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Temperature measurements of shocked translucent materials by time-resolved infrared radiometry

Description: Infrared emission in the range 2 to 5.5 ..mu..m has been used to measure temperatures in shock-compressed states of nitromethane, cyclohexane and benzene and in polycrystalline KBr. Polymethylmethacrylate shows anomolous emission probably associated with some heterogeneity.
Date: June 4, 1981
Creator: Von Holle, W.G.
Partner: UNT Libraries Government Documents Department

Detonator-activated ball shutter

Description: A detonator-activated ball shutter for closing an aperture in about 300 ..mu..seconds is disclosed. The ball shutter containing an aperture through which light, etc., passes, is closed by firing a detonator which propels a projectile for rotating the ball shutter, thereby blocking passage through the aperture.
Date: May 14, 1981
Creator: McWilliams, R.A. & Von Holle, W.G.
Partner: UNT Libraries Government Documents Department

Application of fast infrared detectors to detonation science

Description: Infrared radiometers have been used to make time-resolved emission measurements of shocked explosives. Instruments of moderate time resolution were used to estimate temperatures in shocked but not detonated explosives. The heterogeneity of the shock-induced heating was discovered in pressed explosives by two-band techniques, and the time-resolved emittance or extent of hot spot coverage indicated a great dependence on shock pressures. Temperatures in moderately shocked organic liquids were also measured. Faster response radiometers with 5 ns rise times based on InSb and HgCdTe photovoltaic detectors were constructed and tested. Preliminary data on reactive shocks and detonations reveal a resolution of the heating in the shock wave and the following reaction.
Date: July 28, 1982
Creator: Von Holle, W.G. & McWilliams, R.A.
Partner: UNT Libraries Government Documents Department

Vulnerability of hot LX-17 to lightning strikes on exposed detonator and actuator cables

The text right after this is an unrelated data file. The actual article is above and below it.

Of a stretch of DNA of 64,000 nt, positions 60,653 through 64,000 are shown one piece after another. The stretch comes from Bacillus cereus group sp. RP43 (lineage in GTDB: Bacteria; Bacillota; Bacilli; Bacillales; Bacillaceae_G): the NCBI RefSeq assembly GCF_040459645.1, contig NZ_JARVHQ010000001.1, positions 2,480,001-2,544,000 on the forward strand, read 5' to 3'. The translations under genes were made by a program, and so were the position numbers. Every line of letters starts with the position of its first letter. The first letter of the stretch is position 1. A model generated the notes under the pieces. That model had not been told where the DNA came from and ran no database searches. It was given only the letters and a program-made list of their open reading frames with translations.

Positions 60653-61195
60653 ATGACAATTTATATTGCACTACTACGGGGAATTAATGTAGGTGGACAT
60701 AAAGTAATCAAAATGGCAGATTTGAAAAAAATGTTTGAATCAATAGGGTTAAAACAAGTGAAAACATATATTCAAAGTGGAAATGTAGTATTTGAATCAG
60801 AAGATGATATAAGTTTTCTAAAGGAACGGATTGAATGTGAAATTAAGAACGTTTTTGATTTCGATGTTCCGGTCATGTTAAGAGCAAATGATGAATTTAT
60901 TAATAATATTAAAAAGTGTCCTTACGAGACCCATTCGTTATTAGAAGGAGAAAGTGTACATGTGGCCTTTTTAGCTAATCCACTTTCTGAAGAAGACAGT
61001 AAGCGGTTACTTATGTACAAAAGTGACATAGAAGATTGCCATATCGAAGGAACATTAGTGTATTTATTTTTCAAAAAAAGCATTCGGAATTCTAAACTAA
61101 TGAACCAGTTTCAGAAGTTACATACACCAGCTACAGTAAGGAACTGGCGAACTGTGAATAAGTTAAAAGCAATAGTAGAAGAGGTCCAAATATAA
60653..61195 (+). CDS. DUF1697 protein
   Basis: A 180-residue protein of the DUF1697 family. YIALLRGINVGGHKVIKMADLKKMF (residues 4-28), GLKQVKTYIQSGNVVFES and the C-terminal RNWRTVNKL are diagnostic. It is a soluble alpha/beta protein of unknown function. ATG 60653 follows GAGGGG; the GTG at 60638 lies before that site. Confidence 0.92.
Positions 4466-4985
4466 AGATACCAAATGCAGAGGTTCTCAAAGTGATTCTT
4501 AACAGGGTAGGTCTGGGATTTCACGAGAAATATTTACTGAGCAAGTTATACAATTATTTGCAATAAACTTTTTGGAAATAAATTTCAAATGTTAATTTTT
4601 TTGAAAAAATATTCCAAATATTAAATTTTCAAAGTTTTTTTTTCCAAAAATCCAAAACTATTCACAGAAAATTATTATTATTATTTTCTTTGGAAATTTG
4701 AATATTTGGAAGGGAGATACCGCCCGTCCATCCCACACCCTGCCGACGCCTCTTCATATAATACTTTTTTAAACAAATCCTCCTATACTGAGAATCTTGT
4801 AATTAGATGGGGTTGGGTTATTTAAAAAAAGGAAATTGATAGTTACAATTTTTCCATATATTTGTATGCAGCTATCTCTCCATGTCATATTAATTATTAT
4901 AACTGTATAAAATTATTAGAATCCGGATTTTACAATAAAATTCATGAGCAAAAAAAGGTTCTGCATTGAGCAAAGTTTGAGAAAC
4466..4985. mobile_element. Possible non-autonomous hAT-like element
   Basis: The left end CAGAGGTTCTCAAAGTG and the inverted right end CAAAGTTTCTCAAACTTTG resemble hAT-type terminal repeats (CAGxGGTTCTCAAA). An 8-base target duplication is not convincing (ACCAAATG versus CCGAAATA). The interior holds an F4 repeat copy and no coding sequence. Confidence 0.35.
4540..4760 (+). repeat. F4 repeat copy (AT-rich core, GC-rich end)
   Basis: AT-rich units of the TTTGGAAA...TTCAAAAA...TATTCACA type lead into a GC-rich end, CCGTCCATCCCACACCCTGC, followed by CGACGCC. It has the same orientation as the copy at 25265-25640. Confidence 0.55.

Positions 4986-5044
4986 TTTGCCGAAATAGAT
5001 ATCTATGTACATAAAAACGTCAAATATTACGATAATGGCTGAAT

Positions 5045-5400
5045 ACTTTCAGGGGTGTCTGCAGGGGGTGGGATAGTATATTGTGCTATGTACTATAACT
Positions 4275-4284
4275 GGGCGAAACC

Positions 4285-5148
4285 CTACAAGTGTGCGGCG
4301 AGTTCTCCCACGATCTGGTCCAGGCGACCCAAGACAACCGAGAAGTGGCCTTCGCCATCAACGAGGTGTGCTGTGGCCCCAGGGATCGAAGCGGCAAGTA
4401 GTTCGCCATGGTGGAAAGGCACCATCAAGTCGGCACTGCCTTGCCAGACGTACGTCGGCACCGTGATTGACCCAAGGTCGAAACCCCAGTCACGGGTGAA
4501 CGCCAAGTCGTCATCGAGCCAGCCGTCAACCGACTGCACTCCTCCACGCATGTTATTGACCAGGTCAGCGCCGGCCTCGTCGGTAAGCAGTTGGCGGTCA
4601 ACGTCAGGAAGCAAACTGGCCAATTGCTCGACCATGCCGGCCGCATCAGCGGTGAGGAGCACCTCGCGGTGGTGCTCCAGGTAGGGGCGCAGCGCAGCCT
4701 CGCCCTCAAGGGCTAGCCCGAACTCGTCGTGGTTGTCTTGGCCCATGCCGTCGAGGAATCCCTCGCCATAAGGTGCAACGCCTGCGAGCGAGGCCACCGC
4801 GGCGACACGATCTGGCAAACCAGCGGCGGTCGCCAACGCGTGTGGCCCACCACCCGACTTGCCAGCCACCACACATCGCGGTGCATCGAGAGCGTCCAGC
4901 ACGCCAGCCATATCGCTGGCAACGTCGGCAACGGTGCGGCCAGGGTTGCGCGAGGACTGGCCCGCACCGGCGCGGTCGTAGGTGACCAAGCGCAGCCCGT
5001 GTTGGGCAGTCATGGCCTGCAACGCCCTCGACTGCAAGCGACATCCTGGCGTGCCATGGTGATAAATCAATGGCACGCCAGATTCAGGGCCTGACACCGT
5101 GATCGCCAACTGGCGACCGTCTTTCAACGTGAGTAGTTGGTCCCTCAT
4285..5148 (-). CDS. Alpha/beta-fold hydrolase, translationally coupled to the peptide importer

Description: Capacitor bank discharges with peak currents up to 700 kA were used to explode test sections of detonator cable and launch the dielectric material on top of the exploding conductor as a fast flyer plate. Velocity of the launched material, pressure profiles from the impact of the launched material and impact marks formed in aluminum witness plates were used to study the stimulus that could be transmitted to high explosive in the vicinity of the exploding cable. To quantify the risk of initiating the main charge or booster insensitive high explosive (IHE) in a weapon, one must know the threshold stimulus required for shock initiation. LX-17 samples, heated to temperatures up to 250C were impacted by 3 to 10-mm-wide stripes of 0.12-mm-thick Kapton to determine the initiation threshold velocity at ambient and elevated temperatures, The strips simulate the impact of the cover coat of a flat detonator cable which has been exploded by a lighting strike. The data allow us to assess the likelihood that a lightning strike on the cable would be able to initiate a detonation of the LX- 17 main charge.
Date: December 1, 1993
Creator: Chau, H. H.; Osher, J. E.; Von Holle, W. G.; Lee, R. S. & Moua, K.
Partner: UNT Libraries Government Documents Department